Unlike Rhode Island, multiple municipalities have increasingly issued draconian ordinances against basic acts of living on city streets — acts that are unavoidable for those without permanent housing. According to the National Law Center on Homelessness and Poverty’s Criminalizing Crisis report, one-third of 234 major cities surveyed prohibited sitting or lying in public places, and even more have vague anti-loitering or anti-begging ordinances. Furthermore, between 2009 and 2011, these cities saw a 7% increase in ordinances against begging or panhandling, and a 10% increase in prohibitions against loitering in some public spaces.

To the extent that these laws lead to low-level arrests of homeless individuals, their enforcement is not only unethical but a massive drain on public resources. According to the Federal Strategic Plan to End Homelessness, cities spend an average of $87 per day to jail a person compared to $28 per day for a shelter. Furthermore, fines and court dates associated with such laws create additional barriers to employment, housing, and other more meaningful steps out of poverty.

While these laws don’t specifically target homeless individuals, recent challenges to them have recognized that they disparately affect the homeless.

One successful legal strategy has been arguing that anti-begging or panhandling ordinances violate the equal protection clause of the Fourteenth Amendment, which holds that states cannot deny equal protection of their laws to any individual. Under this logic, these ordinances unjustly prohibit speech based on the content of speech (i.e., asking for money or food) or identity of the speaker (i.e., homeless individuals). Just over a month ago, the ACLU of Michigan defended a federal appeal to the overturning of Michigan’s state law banning begging in public spaces. In protecting their victory in federal court, attorneys for the plaintiffs — two homeless individuals from Grand Rapids, MI — maintained that begging is protected as speech under the First Amendment, and that they cannot be denied equal protection of their speech as homeless individuals.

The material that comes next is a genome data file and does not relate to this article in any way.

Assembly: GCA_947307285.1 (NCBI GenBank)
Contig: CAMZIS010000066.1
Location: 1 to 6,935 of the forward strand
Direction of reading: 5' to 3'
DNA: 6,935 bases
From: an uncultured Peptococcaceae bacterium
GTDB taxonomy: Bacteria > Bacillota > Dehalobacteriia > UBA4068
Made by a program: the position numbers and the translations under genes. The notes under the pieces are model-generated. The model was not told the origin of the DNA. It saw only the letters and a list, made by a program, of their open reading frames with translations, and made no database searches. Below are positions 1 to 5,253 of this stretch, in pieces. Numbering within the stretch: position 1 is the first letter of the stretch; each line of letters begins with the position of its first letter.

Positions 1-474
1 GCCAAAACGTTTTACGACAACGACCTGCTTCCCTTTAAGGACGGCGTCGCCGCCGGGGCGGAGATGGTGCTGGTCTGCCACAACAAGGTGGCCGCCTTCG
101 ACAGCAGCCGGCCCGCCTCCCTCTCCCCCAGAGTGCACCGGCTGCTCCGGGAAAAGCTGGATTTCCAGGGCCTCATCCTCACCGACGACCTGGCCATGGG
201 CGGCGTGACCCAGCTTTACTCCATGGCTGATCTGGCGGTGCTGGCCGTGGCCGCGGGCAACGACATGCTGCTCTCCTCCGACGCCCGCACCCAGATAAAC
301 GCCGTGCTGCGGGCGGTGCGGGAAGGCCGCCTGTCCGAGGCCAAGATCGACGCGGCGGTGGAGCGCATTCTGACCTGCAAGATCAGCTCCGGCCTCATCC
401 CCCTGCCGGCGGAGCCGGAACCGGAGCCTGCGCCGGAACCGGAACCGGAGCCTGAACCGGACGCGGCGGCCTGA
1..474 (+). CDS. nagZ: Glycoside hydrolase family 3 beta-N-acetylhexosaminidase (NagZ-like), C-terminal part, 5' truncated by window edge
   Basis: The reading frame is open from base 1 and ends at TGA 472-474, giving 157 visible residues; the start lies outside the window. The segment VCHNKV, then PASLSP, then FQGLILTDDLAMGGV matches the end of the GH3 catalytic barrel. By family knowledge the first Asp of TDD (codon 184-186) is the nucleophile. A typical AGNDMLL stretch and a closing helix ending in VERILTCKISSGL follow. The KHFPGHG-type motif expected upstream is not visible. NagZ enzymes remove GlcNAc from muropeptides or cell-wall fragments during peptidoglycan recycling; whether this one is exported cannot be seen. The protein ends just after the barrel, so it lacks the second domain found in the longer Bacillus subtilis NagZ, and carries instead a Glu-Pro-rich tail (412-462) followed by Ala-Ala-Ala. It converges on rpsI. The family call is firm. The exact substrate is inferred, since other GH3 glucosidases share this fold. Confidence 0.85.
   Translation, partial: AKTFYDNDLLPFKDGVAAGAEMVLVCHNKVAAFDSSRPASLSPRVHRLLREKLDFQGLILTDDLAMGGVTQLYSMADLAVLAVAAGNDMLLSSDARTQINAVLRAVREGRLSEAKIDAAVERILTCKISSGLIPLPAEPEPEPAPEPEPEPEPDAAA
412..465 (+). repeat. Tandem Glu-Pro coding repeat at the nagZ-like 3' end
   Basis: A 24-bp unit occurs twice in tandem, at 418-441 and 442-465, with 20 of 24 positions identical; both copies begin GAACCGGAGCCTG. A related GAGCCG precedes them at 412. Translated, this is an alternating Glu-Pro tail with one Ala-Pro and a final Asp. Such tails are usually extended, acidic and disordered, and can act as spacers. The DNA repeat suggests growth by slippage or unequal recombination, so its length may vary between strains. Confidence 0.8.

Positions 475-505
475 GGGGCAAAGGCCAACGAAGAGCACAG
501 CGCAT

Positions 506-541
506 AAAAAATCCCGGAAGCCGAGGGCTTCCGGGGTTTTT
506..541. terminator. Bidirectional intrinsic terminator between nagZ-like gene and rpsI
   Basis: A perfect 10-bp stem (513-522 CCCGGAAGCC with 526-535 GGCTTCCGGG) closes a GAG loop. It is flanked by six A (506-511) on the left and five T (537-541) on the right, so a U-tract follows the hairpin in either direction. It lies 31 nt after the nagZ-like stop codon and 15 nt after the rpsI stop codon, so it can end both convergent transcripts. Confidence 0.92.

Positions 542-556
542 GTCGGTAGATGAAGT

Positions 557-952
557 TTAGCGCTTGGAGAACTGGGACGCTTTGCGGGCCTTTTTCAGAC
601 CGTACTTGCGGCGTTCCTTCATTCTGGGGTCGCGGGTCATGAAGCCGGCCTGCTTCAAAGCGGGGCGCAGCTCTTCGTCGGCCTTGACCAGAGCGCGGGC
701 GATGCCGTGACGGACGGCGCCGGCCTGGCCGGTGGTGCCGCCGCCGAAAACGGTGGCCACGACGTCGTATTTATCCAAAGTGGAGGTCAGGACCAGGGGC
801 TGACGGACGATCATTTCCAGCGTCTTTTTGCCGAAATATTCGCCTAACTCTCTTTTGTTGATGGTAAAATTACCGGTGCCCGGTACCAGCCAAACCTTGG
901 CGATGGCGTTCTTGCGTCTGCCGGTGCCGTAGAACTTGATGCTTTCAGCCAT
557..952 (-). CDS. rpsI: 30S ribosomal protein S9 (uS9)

Using a more subtle strategy, Steve Ray Evans, a homeless man in Salt Lake City, Utah, has alone brought numerous cases against different Utah municipalities, including a successful 2010 federal lawsuit claiming that Salt Lake City’s anti-solicitation law was overly vague, leading to selective enforcement. The law only prohibited citizens from being “on or near a roadway for the purpose of soliciting.” The effect of this vagueness was disturbingly specific: Though such language could technically encompass commercial leafleters advertising anything from free hot dogs to tax assistance, it was only enforced on homeless individuals. This selective enforcement is a hallmark trait of laws that have been struck down for unconstitutional vagueness.

Overturning discriminatory municipal laws in Salt Lake City and Grand Rapids are, of course, relatively small steps in isolation. Indeed, they barely address the structural sources of poverty. However, for the many homeless individuals who experience police harassment, frivolous criminal charges, and the denial of a place to go if the shelters are full, these protections are immediate, pressing concerns for day-to-day safety.

In the months after John Joyce’s tragic passing, homelessness advocates — both legislators with the power to pass good laws and litigators with the power to fight bad ones — should expand upon his vision of truly equal protection under the law.